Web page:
In short, it’s not that the Academy thinks white actors or directors are necessarily better than any other actors or directors, even on a subconscious level, but the vast majority of movies being eructed by the industry for their consideration, and those under the Academy’s consideration, are of a particularly narrow and often exclusionary sort. For example, one of the films vaunted by the critical community in the 2012 Oscar season, and so cast into the Academy’s field of vision, was the small independent hit Beasts of the Southern Wild. While it is remarkable, and in some ways heartening, that this feature got recognition of the kind that it did from the Academy and other awards groups – as part of an emerging pattern in recent years of small independent productions being nominated and featured fairly prominently, some of them genuinely great films (The Tree of Life, Black Swan, The Grand Budapest Hotel etc.) – one feels that one of the reasons it was so readily received was because of the frankly unsavoury view it takes of its black characters. While the director, Benh Zeitlin, clearly has real affection for both his actors and the characters they portray, the picture smells strongly of his condescension, relegating them to the part of charming, folksy, rural, ignorant, naive blacks; while a movie of real black urban experience – told, for a change, by a black director and writer – which deals with the lives of many black people in American cities in real circumstances, Creed, is nominated in only a single category, Best Supporting Actor for Sylvester Stallone’s performance. As Richard Brody suggests, the Academy affirms that what’s really worth acknowledging in such a film is the part that depicts a white man’s experience.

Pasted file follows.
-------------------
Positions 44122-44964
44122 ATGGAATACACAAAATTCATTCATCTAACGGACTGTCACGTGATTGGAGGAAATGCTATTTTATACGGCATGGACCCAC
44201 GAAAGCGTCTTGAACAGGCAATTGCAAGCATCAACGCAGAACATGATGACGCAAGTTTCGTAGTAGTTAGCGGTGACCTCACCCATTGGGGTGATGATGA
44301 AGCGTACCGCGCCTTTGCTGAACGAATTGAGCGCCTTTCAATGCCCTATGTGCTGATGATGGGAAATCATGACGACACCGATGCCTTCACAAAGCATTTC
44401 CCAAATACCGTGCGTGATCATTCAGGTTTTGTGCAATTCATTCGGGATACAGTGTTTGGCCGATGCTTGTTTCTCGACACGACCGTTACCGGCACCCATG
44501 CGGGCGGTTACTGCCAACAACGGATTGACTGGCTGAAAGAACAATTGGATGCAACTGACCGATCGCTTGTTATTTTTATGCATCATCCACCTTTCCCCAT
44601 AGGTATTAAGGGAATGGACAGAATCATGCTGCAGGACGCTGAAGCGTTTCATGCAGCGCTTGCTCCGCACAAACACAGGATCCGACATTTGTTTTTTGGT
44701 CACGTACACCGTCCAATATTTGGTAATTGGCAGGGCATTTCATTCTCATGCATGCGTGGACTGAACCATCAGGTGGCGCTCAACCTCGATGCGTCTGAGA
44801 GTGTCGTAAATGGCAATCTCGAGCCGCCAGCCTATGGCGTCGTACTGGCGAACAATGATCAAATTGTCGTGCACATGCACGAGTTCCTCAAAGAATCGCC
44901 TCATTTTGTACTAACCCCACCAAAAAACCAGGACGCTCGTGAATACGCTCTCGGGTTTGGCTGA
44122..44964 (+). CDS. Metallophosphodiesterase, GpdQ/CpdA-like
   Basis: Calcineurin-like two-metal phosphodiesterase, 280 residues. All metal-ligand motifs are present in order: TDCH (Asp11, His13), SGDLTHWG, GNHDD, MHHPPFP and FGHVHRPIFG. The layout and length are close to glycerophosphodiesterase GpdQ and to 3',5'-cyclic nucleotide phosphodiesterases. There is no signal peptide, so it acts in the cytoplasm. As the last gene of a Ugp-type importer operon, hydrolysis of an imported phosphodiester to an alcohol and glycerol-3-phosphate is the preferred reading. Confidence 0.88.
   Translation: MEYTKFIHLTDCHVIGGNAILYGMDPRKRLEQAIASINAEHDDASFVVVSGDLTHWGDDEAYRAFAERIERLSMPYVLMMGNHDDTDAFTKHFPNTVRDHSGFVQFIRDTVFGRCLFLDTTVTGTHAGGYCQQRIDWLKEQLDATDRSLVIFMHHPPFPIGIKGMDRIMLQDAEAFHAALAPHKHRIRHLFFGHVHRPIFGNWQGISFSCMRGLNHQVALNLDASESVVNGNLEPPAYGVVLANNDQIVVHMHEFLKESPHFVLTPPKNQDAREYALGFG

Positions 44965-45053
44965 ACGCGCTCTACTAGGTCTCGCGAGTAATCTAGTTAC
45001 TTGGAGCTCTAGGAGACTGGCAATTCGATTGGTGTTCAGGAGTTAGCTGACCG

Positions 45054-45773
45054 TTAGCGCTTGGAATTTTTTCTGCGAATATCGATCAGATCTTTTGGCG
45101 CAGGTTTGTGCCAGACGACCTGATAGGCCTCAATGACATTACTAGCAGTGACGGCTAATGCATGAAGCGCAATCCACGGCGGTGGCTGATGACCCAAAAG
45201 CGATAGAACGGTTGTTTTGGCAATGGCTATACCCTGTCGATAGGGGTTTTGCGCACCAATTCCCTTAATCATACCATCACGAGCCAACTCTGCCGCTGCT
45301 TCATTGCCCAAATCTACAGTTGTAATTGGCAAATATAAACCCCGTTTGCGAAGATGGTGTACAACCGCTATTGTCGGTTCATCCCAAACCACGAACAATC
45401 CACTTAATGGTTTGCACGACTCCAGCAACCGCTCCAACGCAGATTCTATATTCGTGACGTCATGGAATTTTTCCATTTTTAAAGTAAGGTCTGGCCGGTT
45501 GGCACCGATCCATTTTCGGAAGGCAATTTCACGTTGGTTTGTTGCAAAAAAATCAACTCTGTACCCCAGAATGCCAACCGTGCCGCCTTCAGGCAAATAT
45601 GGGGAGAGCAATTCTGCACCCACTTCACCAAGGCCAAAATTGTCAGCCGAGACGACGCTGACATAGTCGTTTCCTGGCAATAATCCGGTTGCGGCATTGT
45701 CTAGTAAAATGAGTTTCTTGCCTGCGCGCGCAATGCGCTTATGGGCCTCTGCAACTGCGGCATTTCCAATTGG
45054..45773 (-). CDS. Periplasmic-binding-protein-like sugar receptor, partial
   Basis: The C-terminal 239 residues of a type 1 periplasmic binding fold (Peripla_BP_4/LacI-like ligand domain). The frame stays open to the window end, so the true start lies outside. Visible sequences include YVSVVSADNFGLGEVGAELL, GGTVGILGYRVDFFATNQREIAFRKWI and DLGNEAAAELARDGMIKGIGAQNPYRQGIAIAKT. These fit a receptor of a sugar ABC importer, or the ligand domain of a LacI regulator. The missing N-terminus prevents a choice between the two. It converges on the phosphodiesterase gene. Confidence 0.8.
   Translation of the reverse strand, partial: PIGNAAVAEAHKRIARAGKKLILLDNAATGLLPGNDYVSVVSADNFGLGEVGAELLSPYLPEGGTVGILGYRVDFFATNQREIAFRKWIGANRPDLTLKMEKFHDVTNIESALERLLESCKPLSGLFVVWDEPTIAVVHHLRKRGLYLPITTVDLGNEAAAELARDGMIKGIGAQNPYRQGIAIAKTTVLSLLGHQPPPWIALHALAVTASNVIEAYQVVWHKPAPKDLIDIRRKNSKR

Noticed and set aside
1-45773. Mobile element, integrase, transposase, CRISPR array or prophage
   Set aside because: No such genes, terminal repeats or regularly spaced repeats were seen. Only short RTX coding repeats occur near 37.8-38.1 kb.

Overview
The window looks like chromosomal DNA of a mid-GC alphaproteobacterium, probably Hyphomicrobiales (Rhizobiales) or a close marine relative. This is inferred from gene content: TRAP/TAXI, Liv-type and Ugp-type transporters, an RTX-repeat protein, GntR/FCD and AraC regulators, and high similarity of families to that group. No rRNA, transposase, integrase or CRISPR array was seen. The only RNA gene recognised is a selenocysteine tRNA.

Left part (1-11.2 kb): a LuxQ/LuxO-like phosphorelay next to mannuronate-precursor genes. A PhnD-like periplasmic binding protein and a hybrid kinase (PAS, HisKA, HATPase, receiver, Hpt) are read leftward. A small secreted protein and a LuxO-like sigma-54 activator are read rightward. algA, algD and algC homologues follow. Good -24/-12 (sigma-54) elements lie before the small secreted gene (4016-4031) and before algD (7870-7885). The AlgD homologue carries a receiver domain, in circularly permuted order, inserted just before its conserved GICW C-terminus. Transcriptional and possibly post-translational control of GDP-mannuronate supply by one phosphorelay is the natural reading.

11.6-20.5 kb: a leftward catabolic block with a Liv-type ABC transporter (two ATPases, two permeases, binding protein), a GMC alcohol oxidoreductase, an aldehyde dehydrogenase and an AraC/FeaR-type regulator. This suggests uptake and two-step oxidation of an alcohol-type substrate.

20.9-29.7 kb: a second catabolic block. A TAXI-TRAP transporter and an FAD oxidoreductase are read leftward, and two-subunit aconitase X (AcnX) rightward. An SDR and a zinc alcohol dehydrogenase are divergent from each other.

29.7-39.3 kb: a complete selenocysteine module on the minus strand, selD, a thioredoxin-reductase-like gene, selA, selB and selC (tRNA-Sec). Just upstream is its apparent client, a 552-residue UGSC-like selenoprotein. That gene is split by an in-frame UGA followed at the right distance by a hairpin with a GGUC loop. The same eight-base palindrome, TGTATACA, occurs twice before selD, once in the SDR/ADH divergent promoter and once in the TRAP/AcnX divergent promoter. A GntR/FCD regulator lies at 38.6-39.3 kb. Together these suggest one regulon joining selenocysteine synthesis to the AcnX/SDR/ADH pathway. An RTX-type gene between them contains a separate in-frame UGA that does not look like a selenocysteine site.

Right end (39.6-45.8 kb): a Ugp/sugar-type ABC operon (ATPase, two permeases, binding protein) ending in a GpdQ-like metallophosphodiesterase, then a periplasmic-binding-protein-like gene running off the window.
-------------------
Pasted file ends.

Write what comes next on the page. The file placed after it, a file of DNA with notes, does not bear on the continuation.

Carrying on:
(Read The Back Row’s reviews of Joy and Spotlight.)
As it happens, my own personal selection (which can be read in my post on the movies of 2015) would have Trainwreck out in the front of the pack, snatching up the Oscars for Best Picture and Best Screenplay, and fighting it out for Best Director (against Carol and Joy), Best Actress for Amy Schumer (against Cate Blanchett and Rooney Mara in Carol and Jennifer Lawrence in Joy again, as well as Dakota Johnson in Fifty Shades of Grey), and Best Supporting Actress for Tilda Swinton (with some show of competition from Tessa Thompson in Creed). I’ve not yet seen 45 Years, Room, or The Danish Girl, but I could easily countenance Johnson pushing Saoirse Ronan’s rendition of banal purity – and pure banality – in Brooklyn out of the race; as well as Swinton and Thompson’s stunning performances replacing the dull and restricted work of Rachel McAdams in Spotlight and Kate Winslet in Steve Jobs (of course, these artistic disappointments are hardly attributable to the actresses, who have delivered formidable work on other projects; as with nearly everything I blame the directors: John Crowley, Tom McCarthy, and Danny Boyle).